It’s a textbook example of being in the right place at the right time with the right thing to offer — in this case, it happened to be a textbook.
Chris Moriates, M.D., sent copies of the textbook he co-wrote, Understanding Value-Based Healthcare, to his former boss, Clay Johnston, M.D., dean of the new Dell Medical School at the University of Texas in Austin. He hoped the book would be incorporated into the fledgling school’s curriculum. Instead, Moriates, a former professor at the University of California, San Francisco, got a phone call.
Johnston asked Moriates whether, instead of just teaching these concepts, he would like to make what he was talking about “come true in Austin” and serve in a “first-of-its-kind-position” as head of health care value at the school.
“It was way too compelling to pass up,” says Moriates. “I laid out some lofty dreams — now I have to deliver them.”
Similar posts may exist, but Moriates knows he’s the first dean of health care value “because we thought the title up.” He joins a staff of medical educators launching a school from the ground up, focused on community partnerships and aligning health care more toward societal interests and value. Students are clearly interested, as Dell received more than 4,500 applications to be part of its inaugural class of 50 students, which starts in June.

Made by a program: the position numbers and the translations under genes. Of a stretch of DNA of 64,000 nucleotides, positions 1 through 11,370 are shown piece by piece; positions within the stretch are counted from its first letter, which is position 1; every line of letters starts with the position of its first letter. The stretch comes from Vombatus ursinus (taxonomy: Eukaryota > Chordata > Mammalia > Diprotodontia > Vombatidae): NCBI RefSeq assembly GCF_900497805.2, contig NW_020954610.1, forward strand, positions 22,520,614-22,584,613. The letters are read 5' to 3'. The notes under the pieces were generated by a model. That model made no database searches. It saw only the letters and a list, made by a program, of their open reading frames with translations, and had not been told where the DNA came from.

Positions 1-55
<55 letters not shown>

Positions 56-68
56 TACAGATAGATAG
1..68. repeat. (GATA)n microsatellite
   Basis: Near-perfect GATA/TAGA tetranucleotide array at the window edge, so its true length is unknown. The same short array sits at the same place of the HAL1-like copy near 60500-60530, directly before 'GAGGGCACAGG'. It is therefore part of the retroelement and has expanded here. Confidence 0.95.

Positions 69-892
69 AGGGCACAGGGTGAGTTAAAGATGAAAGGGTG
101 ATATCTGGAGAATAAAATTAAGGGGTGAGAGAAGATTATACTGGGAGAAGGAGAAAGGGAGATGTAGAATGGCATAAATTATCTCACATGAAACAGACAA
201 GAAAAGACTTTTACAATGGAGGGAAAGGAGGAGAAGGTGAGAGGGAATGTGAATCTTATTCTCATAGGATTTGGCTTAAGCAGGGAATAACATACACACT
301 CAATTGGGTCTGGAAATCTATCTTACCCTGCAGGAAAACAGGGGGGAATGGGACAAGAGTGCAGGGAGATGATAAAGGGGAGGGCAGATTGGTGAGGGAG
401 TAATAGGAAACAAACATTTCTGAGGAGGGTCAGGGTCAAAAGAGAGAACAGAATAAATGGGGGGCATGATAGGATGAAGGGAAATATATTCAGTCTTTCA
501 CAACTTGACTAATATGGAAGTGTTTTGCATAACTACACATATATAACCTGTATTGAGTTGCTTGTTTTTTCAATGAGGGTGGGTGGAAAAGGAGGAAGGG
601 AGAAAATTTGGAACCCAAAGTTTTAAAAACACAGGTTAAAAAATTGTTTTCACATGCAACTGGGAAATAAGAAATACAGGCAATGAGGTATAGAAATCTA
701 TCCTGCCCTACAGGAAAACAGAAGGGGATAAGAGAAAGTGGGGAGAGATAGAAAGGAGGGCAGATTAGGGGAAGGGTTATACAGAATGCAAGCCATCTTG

Moriates’ own interest in value goes back to his days as a resident, when little of the curriculum addressed costs. “There’s a responsibility on all of us to do better,” he says, adding that one of his goals is to “change the way future health care leaders think about these problems.”
The Association of American Medical Colleges recently reported how concepts on cost and value are also being taught elsewhere, including the Mayo Medical School and Vanderbilt University Medical Center. But Janis Orlowski, M.D., chief health care officer, says older schools are just “retooling” their curricula, while “Dell has an opportunity to do it a different way” from the start.
“I think it’s exciting,” Orlowski says. She recalls how, when training in the late 1980s, cost was never discussed. Now, when she prescribes an ACE inhibitor, the electronic health record advises her about which ones are covered by the patient’s insurance.
“We’ve transitioned from ‘I’m a doctor, and I’ll give you my best advice,’ to ‘I’m a doctor, here are three options — what works best for you as far as cost and your goals?’” Orlowski says. “Physicians in the future will never say, ‘I was taught to ignore price.’”